This article was also published in the Financial Times.
In January 2012, Tokyo restaurateur Kiyoshi Kimura paid the record sum of 56.5 million yen for a single bluefin tuna, weighing 269 kg, at the Tjsukiji fish auction. While this one fish would then provide up to 10,000 pieces of sushi, Kimura's more altruistic aim in bidding so high was 'to liven up Japan after last year's devastating tsunami'.
While Tsukiji has become synonymous with tuna in Japan and the world over as this fish has become increasingly popular with chefs and their customers, Barbate, an hour's drive south of Cadiz in south-west Spain, is only now beginning to promote itself as the epicenter of tuna in Europe, despite the fact that tuna has been caught here for over 3,000 years.
Barbate's particular gastronomic contribution to the world is that Nature also provides this seaside town with another ingredient that transforms tuna into a memorable restaurant dish. The salt from the surrounding salt flats is the only other ingredient in mojama, the wind-dried tuna that so many chefs now carve into fine slices and serve on a thin slice of bread as a tapa with a glass of sherry, or as a first course on top of well-dressed salad leaves.
My tuna guide was Paco Rodriguez, whom I met up with in one of Barbate's numerous cafes, little appreciating that he would introduce me to a novel breakfast dish, too. Alongside our café con leche we were served thick slices of white toast onto which it is customary to squeeze as much thick, fresh tomato pulp and olive oil as possible from the jars on the bar as one sees fit and then, more challengingly, to attempt to eat this without spilling a drop. This is an obvious combination given that plump ripe tomatoes were one euro a kilo in the local supermarket, I noticed.
Barbate comprises two sweeping beaches (it was off the coast just further north that the Battle of Trafalgar was fought in 1805) and a large nature reserve that attracts hordes of tourists during the summer. During the rest of the year, Rodriguez explained, the town relies on the almadraba, the netting of bluefin tuna and the fishing, processing and culinary skills that this annual harvest has handed down over the millenia.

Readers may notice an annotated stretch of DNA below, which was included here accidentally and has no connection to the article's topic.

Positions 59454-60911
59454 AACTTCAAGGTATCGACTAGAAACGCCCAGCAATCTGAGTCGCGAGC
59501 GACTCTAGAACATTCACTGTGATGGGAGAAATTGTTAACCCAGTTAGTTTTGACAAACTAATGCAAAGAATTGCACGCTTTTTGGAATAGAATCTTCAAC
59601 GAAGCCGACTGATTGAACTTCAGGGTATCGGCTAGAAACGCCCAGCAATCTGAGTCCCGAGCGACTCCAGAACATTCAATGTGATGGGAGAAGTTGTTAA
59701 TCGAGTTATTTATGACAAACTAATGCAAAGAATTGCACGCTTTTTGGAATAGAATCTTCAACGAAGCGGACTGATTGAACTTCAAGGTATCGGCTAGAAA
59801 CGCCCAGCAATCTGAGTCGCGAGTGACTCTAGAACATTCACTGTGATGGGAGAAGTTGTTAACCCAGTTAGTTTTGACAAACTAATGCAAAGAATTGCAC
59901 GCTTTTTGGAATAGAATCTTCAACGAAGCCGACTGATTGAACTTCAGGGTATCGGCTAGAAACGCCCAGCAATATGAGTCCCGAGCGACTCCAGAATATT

The almadraba takes place each May and June when the bluefin tuna migrate from the Atlantic into the Mediterranean in search of warmer waters. The fishermen of Barbate are particularly fortunate in that they are so close to the narrow straits between Spain and Africa that give them the first opportunity to land these fish that can swim at speeds up to 20 knots.
The equally well-travelled Phoenicians first appreciated this geographical advantage and established the almadraba, a system of long, deep nets that draw the tuna into ever tighter circles before the fish are slaughtered on board and brought to shore. As the number of bluefin tuna has fallen significantly, Rodriguez explained, with many now caught in the deep by boats with sonar radar, Barbate's processing skills have turned to the smaller, yellowfin tuna which they buy via the fish markets of Galicia, north-east Spain.
We drove to the Herpac plant, where Rodriguez is in charge of quality control, and my immersion in this fascinating fish took on a very modern, and somewhat less romantic, turn. White hats, boots and jackets were donned before we walked into a series of cold and silent rooms.
At around 80 kg, yellowfin tuna are most impressive, even dignified, as they wait to be prepared for the kitchen table. Their aerodynamic shape that allows them to swim so fast also makes them relatively easy to divide into the ten most preferred joints, with both the Spaniards and Japanese united in their passion for the fatty belly, lomo to the former, toro to the latter.
It is, however, the combination of the fillets, about a metre long and 6 cm square, immersed in salt and left to dry by netted windows so that they harden in the dry, humid Levanter wind that blows in from north Africa, that produce mojama, in a similar magical process that leads to Parma ham. From Barbate mojama travels to the tapas bars and kitchens of Europe.
Out of whites, Rodriguez said that it was now time to put one of Barbate's restaurants to the test. He consoled me when he saw my face fall at the news that El Campero, the town's best-known restaurant, was closed that day and said that we were heading off to a place where few journalists had ever eaten.
We drove down several narrow streets before stopping at Peña el Atún, the local association of tuna fishermen in this town fashioned by tuna.
The bar area was devoted to the members' obvious two passions - football and tuna - but opens out into one of those courtyards that are quintessentially southern Spain: white walls on which hang colourful ceramics and a wide grill, all under a deep blue sky.
Lunch was tuna six different ways: thinly sliced loin; compressed tuna eggs with olive oil; stewed tuna with almonds; the belly two different ways; and, finally, a slice from the locally prized neck. 30 euros each with Tio Pepe sherry. Tunastic!